Brooklynn Donahue wasn’t sure what she was getting herself into.
The 8-year-old stuck a toothpick into a chunk of brownie, and then dipped it into melted vanilla ice cream. She was then told her dessert sample would be put into liquid nitrogen.
Her eyes widened when she heard “liquid nitrogen,” but she found that the concoction made for a tasty Saturday afternoon treat that only froze the ice cream to her brownie bite.
The experiment was put on by Discovery Space of Central Pennsylvania as a way to educate kids at the inaugural Ice Cream Festival sponsored by the Rotary Club of State College/Downtown, said Elizabeth Ceres, volunteer/outreach coordinator and science educator.
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Discovery Space representatives also showed about 70 children who visited their tent how to identify flavors of snacks using their noses, instead of just their taste buds.
“It’s about learning while having fun and targeting what the ice cream fest is about,” Ceres said.
The fest was created this year as a way to keep people in State College after the Central PA 4th Fest on Friday, said Kat Snowe, Rotary president.
Snowe said the Central Pennsylvania Convention & Visitors Bureau approached the Rotary Club in September to sponsor the event.
South Allen Street from East Foster to East Beaver avenues was closed most of the day as vendors such as Bonfatto’s, Cold Stone Creamery, Rita’s, Yuengling and Vale Wood Farms handed out samples of ice cream.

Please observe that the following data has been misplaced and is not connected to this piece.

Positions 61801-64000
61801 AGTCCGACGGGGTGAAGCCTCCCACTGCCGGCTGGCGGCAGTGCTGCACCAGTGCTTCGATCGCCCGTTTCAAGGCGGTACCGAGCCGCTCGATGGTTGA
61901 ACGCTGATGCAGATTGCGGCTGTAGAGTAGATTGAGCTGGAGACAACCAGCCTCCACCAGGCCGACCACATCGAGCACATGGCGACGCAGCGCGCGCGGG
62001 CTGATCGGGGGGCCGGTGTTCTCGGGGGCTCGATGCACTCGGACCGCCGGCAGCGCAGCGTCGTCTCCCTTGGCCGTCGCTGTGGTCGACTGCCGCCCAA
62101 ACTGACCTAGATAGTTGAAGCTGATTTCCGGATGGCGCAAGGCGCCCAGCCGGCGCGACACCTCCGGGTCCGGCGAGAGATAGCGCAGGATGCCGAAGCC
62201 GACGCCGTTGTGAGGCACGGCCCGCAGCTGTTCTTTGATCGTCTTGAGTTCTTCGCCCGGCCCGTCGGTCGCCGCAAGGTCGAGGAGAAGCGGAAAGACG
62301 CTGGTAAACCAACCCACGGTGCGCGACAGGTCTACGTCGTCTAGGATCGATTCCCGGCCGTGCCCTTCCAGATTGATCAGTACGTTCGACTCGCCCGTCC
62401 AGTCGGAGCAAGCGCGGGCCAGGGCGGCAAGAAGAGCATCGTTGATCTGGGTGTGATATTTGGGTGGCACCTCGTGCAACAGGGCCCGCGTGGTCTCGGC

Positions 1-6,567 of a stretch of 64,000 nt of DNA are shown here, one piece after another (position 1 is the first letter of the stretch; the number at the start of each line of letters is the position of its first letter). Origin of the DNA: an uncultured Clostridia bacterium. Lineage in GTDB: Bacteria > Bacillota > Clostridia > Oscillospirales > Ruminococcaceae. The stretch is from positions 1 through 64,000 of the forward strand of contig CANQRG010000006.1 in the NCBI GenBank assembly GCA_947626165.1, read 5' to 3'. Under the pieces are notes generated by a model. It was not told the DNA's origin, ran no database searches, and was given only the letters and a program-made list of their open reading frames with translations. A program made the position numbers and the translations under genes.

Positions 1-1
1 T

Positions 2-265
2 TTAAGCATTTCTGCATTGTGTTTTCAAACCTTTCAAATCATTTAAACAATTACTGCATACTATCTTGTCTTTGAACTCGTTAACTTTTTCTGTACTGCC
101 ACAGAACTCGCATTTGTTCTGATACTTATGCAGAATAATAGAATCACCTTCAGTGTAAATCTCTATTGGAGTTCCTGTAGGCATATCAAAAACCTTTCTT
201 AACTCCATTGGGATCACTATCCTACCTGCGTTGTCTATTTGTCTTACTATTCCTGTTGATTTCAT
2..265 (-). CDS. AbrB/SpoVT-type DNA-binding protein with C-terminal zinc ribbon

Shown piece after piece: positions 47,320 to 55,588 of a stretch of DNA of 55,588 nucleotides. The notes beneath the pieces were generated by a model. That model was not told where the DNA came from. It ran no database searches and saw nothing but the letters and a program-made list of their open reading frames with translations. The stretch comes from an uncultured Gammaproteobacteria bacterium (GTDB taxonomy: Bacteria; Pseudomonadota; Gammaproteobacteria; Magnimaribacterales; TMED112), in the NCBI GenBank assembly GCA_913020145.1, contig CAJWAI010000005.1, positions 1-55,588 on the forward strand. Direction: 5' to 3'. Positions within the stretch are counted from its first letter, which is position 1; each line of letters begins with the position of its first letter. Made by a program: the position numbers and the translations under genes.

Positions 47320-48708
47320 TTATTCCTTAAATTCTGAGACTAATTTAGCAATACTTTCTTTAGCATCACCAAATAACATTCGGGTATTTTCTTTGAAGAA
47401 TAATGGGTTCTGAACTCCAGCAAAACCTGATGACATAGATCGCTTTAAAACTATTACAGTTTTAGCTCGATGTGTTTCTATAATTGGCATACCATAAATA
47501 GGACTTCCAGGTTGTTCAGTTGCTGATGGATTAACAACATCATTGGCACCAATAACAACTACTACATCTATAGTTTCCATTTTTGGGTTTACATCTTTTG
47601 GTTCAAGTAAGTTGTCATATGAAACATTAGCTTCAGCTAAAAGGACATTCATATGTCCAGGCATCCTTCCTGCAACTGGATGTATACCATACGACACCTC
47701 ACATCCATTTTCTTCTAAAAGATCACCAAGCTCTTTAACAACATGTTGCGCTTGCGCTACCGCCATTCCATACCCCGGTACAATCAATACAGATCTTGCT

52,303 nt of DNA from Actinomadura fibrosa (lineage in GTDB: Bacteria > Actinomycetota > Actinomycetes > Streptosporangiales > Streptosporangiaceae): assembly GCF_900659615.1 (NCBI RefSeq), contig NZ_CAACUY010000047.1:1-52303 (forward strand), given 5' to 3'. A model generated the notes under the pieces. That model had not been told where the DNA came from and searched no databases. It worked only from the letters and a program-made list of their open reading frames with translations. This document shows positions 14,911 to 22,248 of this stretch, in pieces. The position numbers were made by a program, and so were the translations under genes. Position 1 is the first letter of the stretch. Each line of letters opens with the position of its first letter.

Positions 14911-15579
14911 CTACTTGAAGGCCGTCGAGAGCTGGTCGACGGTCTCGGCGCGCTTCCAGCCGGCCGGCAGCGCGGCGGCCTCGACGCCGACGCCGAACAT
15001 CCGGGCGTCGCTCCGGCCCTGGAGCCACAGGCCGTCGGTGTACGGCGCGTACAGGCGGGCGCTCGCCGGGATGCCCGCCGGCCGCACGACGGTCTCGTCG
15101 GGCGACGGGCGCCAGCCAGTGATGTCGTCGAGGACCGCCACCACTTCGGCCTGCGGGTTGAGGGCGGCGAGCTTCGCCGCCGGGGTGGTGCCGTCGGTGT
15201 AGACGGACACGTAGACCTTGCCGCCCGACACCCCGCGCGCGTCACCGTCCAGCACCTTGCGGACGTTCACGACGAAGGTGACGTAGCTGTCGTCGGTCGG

The event attracted about 550 visitors and raised about $2,000, Snowe said.
The funds raised will go toward a $14,000 total donation to one of the organizations funded by the Rotary Club, Snowe said. The chosen organization will be announced Thursday.
“We got a surprisingly good turnout,” Snowe said. “So much that we needed to get more tickets for people.”
Among the activities was an ice cream-eating contest for children ages 12 and younger.
Rotary member Brodie Dalton said the kid with the fastest time to eat three scoops walked away with bragging rights and a small prize.
The fastest time was just less than two minutes, he said.
“Everything we did here was centered around children and families,” Dalton said. “We wanted it to be a fun way to get the community out here.”
Bonfatto’s owner David Letterman said that when he got the call to be a part of the event, he jumped on the opportunity.
“It’s getting us out there and helping others,” he said. “I think everyone’s happy with the outcome.”
He served the restaurant’s Spice Cream, which mixes ice cream with its homemade hot sauces.
Most people, like Jodi Kowelski, of State College, said it’s like nothing she’s ever tasted.
“There is definitely a unique and interesting zing to it,” she said. “I think all the ice creams have been good and refreshing.”
The Rotary Club hopes to sponsor the event again next year, but with more vendors.
“We needed at least five (vendors) to make it what we thought would be successful, and we got that,” Dalton said. “We’ll meet again and see where next year’s event takes us.”